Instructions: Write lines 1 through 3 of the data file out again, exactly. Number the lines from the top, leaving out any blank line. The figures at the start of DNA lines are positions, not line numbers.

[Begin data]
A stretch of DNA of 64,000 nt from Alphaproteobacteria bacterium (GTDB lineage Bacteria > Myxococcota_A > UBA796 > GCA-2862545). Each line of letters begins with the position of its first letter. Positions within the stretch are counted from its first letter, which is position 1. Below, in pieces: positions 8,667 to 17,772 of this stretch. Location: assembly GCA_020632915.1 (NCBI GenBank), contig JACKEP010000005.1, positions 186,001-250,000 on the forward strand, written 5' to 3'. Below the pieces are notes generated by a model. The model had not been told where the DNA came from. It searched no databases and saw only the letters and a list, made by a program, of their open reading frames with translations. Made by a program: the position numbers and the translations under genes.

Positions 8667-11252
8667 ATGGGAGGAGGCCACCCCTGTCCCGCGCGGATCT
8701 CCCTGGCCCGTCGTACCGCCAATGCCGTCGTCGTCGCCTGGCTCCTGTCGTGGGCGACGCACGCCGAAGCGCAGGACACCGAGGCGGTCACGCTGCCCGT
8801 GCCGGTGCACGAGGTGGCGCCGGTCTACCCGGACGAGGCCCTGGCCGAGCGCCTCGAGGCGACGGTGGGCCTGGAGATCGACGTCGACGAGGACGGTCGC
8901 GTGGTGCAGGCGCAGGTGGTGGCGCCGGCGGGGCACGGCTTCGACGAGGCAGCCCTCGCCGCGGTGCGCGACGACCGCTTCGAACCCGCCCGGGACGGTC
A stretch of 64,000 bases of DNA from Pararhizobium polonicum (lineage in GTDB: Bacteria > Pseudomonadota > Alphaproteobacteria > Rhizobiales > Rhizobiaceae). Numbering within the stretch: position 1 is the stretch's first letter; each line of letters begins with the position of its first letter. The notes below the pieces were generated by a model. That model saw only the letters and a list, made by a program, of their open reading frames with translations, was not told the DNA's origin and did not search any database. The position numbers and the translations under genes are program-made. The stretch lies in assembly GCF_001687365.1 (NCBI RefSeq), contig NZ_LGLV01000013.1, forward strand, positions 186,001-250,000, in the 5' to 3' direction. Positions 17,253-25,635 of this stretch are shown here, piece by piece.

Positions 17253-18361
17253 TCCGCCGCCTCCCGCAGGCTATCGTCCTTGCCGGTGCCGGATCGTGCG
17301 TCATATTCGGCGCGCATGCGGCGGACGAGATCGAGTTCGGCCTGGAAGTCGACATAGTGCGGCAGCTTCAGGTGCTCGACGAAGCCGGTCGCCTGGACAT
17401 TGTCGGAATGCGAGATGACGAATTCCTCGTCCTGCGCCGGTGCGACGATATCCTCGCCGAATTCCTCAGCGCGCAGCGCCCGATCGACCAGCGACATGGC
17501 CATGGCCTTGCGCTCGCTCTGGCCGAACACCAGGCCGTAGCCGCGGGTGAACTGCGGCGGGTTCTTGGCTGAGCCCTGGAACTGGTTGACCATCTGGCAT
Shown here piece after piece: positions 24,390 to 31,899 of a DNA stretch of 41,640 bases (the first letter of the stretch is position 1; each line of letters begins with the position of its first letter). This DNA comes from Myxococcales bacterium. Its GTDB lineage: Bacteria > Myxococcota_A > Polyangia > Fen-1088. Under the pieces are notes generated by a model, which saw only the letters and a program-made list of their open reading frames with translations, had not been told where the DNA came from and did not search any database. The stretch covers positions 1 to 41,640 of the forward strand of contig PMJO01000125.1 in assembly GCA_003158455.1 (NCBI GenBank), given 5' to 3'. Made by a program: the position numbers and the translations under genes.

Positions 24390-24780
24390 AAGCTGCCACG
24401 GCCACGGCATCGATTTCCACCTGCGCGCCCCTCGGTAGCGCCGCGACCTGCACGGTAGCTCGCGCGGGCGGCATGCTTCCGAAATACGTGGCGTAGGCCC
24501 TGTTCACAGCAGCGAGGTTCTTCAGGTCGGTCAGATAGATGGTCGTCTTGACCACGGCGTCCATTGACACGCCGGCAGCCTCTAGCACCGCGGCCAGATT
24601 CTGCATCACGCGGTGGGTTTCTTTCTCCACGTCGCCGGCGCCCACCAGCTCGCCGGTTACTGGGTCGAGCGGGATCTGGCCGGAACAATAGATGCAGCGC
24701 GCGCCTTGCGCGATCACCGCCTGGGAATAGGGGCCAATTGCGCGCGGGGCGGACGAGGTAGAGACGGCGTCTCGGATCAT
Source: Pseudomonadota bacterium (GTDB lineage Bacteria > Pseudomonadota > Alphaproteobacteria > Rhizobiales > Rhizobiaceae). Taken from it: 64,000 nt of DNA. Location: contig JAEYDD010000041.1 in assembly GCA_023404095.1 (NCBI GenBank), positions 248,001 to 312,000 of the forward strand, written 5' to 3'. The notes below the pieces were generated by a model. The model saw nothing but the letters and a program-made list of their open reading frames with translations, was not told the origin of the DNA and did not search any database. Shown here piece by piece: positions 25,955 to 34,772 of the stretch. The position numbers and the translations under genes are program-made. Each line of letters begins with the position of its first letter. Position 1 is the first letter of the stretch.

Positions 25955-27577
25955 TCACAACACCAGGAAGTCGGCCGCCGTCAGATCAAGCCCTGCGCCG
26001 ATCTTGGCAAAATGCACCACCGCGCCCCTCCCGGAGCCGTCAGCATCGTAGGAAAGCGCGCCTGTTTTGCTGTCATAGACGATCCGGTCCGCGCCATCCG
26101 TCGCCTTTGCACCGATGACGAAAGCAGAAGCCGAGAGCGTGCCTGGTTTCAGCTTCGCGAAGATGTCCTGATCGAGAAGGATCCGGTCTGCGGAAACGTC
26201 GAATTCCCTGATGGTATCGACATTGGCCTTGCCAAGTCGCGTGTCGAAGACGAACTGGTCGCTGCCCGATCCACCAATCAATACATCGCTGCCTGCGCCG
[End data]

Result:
A stretch of DNA of 64,000 nt from Alphaproteobacteria bacterium (GTDB lineage Bacteria > Myxococcota_A > UBA796 > GCA-2862545). Each line of letters begins with the position of its first letter. Positions within the stretch are counted from its first letter, which is position 1. Below, in pieces: positions 8,667 to 17,772 of this stretch. Location: assembly GCA_020632915.1 (NCBI GenBank), contig JACKEP010000005.1, positions 186,001-250,000 on the forward strand, written 5' to 3'. Below the pieces are notes generated by a model. The model had not been told where the DNA came from. It searched no databases and saw only the letters and a list, made by a program, of their open reading frames with translations. Made by a program: the position numbers and the translations under genes.

Positions 8667-11252
8667 ATGGGAGGAGGCCACCCCTGTCCCGCGCGGATCT